Helping your little one get a healthy night’s sleep
We often talk about the struggles of getting our teenagers to sleep but what about our little ones? Establishing positive sleep habits early for our kids will result in healthier bodies and minds as they grow. The following recommendations will help your child get the best sleep possible, making it easier to fall asleep and stay asleep.
- Sleep schedule: Your child’s bedtime and wake time should be about the same time every day, with no more than one hour’s difference in bedtime and wake time between school nights and non-school nights. Make your child’s bedtime early so they can get enough sleep.
- Naps: Naps should be geared to your child’s age and developmental needs. However, avoid very long or too many naps. Too much daytime sleep can result in your child sleeping less at night.
- Bedtime routine: Your child should have a 20 to 30-minute bedtime routine that is the same every night. The routine should include calm activities, such as reading a book or talking about the day, occurring in the room where your child sleeps.
- Evening activities: The hour before bed should be a quiet time. Your child should not get involved in high-energy activities, such as rough play or playing outside, or stimulating activities such as computer games.
- Bedroom: Your child’s bedroom should be comfortable, quiet, and dark. A nightlight is fine, as a completely dark room can be scary for some children. Your child will sleep better in a room that is cool (less than 75°F). Also, avoid using your child’s bedroom for “time out” or other punishment. You want your child to think of their bedroom as a good place, not a bad one.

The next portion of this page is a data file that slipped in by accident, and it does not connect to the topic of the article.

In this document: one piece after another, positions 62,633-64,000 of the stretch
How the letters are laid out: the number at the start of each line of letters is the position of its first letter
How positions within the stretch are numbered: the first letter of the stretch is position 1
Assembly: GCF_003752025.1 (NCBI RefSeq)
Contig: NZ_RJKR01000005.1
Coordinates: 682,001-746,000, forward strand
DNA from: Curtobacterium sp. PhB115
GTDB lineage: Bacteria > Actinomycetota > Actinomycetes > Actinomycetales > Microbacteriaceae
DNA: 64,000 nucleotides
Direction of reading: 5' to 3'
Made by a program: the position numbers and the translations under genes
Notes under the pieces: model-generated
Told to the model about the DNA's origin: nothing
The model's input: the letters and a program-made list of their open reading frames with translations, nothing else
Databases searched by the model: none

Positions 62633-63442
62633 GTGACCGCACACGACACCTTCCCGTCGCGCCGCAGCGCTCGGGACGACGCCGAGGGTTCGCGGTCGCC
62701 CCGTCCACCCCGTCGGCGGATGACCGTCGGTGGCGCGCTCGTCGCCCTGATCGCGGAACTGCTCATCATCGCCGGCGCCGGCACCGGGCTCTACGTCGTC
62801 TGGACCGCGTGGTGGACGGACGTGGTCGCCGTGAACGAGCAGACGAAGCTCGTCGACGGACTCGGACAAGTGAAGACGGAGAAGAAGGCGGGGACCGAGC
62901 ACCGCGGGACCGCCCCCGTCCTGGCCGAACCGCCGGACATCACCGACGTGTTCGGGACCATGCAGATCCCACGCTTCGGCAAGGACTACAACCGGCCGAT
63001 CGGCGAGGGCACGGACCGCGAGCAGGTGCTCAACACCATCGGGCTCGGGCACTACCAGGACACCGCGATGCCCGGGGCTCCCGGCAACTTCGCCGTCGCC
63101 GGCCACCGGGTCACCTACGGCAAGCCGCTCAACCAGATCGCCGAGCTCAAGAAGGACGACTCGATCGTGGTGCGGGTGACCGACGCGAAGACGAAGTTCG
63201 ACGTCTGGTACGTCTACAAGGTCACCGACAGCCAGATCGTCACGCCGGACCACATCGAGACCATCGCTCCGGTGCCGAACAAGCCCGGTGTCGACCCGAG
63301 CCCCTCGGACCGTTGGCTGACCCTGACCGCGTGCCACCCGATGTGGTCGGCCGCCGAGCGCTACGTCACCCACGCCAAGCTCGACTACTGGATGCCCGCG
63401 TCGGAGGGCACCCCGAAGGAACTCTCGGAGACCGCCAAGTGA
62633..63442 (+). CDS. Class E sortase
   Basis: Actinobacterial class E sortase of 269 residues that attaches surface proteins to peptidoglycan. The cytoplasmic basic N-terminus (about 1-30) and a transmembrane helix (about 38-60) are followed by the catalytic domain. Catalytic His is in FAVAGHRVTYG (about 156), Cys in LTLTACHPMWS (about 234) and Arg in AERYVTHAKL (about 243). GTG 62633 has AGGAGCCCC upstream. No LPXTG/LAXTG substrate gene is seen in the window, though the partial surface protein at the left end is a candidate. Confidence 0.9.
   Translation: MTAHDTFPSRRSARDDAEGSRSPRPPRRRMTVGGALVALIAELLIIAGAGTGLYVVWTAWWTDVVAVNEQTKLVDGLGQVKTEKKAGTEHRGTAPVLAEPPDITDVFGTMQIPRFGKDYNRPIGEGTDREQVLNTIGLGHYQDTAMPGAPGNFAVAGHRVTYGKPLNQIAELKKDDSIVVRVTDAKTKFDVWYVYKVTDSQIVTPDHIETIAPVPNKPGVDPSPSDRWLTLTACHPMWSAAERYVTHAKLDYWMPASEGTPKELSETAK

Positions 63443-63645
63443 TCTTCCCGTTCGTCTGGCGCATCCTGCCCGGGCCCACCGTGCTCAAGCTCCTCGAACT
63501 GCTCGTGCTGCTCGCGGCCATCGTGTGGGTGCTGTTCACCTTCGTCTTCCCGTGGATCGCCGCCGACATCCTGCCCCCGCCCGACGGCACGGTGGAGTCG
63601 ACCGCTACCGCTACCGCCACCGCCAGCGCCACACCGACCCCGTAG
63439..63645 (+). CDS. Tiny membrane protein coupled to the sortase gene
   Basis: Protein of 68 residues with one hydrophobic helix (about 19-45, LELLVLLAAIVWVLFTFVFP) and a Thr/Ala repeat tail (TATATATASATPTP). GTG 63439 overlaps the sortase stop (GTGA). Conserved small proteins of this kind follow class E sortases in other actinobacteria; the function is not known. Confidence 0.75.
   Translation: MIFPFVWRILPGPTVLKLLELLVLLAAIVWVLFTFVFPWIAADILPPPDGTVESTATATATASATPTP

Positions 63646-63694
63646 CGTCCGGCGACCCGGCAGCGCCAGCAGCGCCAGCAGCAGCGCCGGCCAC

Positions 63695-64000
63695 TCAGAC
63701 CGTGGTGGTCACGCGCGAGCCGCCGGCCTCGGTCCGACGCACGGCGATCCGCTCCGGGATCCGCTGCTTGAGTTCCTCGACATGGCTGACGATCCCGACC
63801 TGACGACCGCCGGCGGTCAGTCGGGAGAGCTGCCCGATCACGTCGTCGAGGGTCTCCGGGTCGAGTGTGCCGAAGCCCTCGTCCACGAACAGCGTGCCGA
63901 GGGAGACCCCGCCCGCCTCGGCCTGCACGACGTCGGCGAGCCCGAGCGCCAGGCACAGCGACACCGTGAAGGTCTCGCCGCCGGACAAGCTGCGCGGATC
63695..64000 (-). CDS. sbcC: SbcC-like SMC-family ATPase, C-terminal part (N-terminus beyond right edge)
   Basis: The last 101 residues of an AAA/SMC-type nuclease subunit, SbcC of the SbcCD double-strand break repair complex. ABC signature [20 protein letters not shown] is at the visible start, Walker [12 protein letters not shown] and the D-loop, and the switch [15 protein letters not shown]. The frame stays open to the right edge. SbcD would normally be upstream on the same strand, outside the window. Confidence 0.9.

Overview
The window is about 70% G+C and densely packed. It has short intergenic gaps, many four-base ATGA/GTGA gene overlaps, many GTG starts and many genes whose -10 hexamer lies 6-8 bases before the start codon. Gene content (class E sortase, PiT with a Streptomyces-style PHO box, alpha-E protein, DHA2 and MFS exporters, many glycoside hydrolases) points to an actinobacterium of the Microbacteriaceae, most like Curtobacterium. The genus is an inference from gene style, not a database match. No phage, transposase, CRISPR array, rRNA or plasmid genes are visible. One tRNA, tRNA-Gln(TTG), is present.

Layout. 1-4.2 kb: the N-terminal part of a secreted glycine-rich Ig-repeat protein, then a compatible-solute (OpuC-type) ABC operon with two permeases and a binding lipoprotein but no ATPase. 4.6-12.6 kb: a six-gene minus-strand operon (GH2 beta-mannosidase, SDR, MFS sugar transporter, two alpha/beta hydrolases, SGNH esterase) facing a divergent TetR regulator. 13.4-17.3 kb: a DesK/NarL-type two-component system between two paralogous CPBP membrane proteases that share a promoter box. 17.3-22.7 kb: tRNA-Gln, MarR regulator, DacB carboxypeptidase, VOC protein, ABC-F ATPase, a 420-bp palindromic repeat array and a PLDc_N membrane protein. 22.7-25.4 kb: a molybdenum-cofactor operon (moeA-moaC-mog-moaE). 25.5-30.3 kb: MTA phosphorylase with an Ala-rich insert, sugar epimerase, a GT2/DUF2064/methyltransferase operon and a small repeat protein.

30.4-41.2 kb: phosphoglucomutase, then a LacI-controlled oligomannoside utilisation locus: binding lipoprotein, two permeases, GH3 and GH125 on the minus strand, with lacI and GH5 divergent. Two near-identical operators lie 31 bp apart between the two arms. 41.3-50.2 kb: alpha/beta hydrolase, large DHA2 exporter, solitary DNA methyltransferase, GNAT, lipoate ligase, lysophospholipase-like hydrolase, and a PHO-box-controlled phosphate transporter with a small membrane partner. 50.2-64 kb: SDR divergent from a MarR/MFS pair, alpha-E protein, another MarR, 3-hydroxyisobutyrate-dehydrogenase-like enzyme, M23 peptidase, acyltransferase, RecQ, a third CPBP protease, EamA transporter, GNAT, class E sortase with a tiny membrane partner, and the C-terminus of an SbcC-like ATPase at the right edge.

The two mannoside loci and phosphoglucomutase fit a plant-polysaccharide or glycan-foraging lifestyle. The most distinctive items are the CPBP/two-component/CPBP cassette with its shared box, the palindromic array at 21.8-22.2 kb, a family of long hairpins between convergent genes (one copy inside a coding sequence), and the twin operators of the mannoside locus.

- Snack: Your child should not go to bed hungry. A light snack (such as milk, crackers, fruit/veggies) before bed is a good idea. Heavy meals within an hour or two of bedtime, however, may interfere with sleep.
- Caffeine: Your child should avoid caffeine for at least three to four hours before bedtime, although it’s best to avoid completely. Caffeine can be found in many types of soda, energy drinks, coffee, iced tea, and chocolate.
- Screens and electronics: Keep screens/electronics out of your child’s bedroom. Children can easily develop the bad habit of “needing” a show to fall asleep. It is also much more difficult to control your child’s viewing if they have access to a TV or iPad in the bedroom. Keep all other electronic devices out of the bedroom, such as computers, smartphones, and hand-held computer games.
- Exercise: Your child should spend time outside every day and get daily exercise.
If you’re concerned about your child’s sleep health, contact your pediatrician or a pediatric sleep specialist.
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